Ionic windIonic wind refers to the air motion produced by drifting charges, accelerated by an electric field whilst colliding with neutral air molecules. These collisions transfer part of the ions momentum into the air in the direction of the applied electric field, so that a macroscopic wind is created, the so-called ‘ionic-wind’. This wind is related to Electro-Hydro-Dynamic (EHD) propulsion since it produces air motion from the action of an electric field into the air. Since specific effects associated with charge creation arising in gases only are needed for ionic wind to arise, the less common acronym Electro-Aero-dynamic (EAD) is also used in the community.
Ionic wind is of interest in distinct applications such as electrostatic precipitators, gas and ionic pumps, miniaturized heat-cooler, xerography (i.e. electro-photography) and propulsion. In gases, charge creation are generally associated with the existence of a corona discharge, which is a cold plasma near a high electric field.
propulsion is an emerging field of investigation in the context of air-plane electrification and low-carbon air transportation. Recent advances in the field by Pr. Barrett team at MIT have demonstrated the (short) autonomous flight of a 3m span drone, partly motivated by our previous prediction that gliders such as Solar Impulse II could be propelled, in stationary flight, by ionic wind. In this emerging field, active investigations are in progress in various directions, including trying to improve ion-sources reliability and operability, (e.g. for drone propulsion applications).
What can we learn about the propulsive capabilities of ionic wind and the underlying physics by conjugating experimental investigations, numerical modeling, and theoretical analysis?
During the last years we experimentally confirmed (as other groups) the original findings of Pr. Barrett group that ionic wind provides a much larger thrust-to-power ratio than classical thermal engines, allowing the stationary flight of gliders such as Solar Impulse II (see Monrolin et al, 2017). We also confirmed the existence of optimal source configurations (
emitters/collectorsThese high electric fields are generated by high voltage sources called emitters in the vicinity of which charges are created. Among those charges, unipolar charges are migrating from the emitter vicinity, out of the narrow corona-discharge region, into air, toward the electrode of opposed polarity, which is called a collector since it collects the charges.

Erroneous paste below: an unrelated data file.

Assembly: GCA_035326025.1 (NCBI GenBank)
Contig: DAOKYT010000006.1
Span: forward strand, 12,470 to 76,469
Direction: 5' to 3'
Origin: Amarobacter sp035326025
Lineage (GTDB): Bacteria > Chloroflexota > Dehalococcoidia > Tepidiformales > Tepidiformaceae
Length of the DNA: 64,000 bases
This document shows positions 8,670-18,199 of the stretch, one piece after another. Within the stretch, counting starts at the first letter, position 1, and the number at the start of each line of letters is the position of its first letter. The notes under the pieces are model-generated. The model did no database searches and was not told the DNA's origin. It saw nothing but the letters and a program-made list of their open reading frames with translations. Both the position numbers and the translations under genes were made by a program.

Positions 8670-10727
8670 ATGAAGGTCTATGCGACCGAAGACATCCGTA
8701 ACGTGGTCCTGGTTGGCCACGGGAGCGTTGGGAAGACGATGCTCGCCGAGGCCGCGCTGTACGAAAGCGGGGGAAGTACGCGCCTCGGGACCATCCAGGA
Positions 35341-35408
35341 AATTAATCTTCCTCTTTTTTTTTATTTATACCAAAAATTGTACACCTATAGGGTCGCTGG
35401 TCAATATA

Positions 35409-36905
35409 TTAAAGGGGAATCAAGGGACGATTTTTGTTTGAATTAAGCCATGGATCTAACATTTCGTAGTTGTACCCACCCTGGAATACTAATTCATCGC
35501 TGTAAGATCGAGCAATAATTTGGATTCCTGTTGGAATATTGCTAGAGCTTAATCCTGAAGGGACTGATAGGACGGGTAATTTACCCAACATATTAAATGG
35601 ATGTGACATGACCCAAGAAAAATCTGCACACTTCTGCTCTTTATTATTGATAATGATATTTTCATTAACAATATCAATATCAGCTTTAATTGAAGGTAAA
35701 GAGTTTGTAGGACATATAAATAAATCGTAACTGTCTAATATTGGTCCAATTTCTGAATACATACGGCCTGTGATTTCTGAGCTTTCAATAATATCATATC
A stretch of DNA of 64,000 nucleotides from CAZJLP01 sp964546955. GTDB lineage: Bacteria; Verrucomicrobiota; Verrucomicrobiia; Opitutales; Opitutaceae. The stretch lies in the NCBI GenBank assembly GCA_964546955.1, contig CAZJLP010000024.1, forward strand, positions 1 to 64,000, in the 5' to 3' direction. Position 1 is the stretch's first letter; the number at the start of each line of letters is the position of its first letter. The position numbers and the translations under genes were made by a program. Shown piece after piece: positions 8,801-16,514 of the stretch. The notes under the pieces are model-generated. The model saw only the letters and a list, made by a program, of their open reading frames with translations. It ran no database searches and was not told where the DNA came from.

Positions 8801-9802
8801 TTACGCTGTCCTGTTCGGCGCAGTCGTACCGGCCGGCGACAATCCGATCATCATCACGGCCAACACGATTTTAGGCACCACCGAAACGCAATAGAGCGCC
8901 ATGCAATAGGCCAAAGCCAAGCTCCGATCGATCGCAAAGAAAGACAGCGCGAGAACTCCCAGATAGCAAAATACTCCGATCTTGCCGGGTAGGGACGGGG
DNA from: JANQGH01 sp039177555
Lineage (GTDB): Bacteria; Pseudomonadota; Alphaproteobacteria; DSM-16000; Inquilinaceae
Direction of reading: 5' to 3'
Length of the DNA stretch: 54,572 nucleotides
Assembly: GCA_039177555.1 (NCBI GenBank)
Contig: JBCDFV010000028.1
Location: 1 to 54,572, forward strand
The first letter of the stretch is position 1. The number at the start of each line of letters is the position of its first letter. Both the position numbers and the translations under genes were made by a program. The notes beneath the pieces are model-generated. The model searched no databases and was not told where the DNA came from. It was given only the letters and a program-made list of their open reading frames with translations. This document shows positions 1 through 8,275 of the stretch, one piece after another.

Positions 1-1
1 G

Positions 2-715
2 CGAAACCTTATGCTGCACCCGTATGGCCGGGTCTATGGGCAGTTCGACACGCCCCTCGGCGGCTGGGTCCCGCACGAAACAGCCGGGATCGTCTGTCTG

) for ionic wind propulsion and we understood, from Particle Image Velocity (PIV) experimental analysis, that this optimality is associated with a trade-off between maximizing the electric field and lowering the drag force (see Monrolin, 2018). We also recently demonstrated that the observed thrust can be predicted by numerical simulations in many configurations (see Coseru et al, 2021). From a more fundamental viewpoint we also progressed on the understanding of the corona discharge physics which, being the origin of charges, is a central issue to ionic wind propulsion. First considering the simplest case of axi-symmetric electrode configurations, we performed a theoretical analysis which permits to (asymptotically) demonstrate Kaptzov hypothesis and Peek’s law, two well-known features of corona discharge (see Monrolin et al, 2018). We recently generalised this theoretical multi-scale asymptotic approach for general configurations so as to set up a rigorous framework for already used multi-domain formulation of corona discharge modeling (see Monrolin et al, 2019).
In the future we will focus on ionic wind propulsive capability in the presence of adverse flow, i.e. referring to airplane cruise velocity conditions. This question is challenging from experimental and theoretical/numeral aspects.
Flying with ionic windAn aeroplane can sustain steady-level flight using ionic wind.See Plouraboué, 2018Electrohydrodynamic thrust for in atmosphere propulsionExperimental thrust measurement.See Monrolin et al, 2017Electrohydrodynamic ionic wind, force ﬁeld, and ionic mobilityKinetic to electric power ratio versus collector spacing angleSee Monrolin, 2018Ion density, isopotential lines and electric field for 2 Emitters/2 Collectors configuration
Numerical study of Electro Aero dynamic force and current resulting from ionic wind in emitter/collector systems
Coseru et al, 2021Revisiting the positive DC corona discharge theory beyond Peek and Townsend lawCoaxial electrode geometry, asymptotic regions and the corresponding physical processes: (1) Primary electron avalanche, (2) secondary ionization,
(3) secondary electron avalanche, (4) ion drift.See Monrolin et al, 2018
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Flying with ionic wind Journal Article
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Electrohydrodynamic thrust for in-atmosphere propulsion Journal Article
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Innovative aerospace propulsion techniques: participation in a French public radio broadcast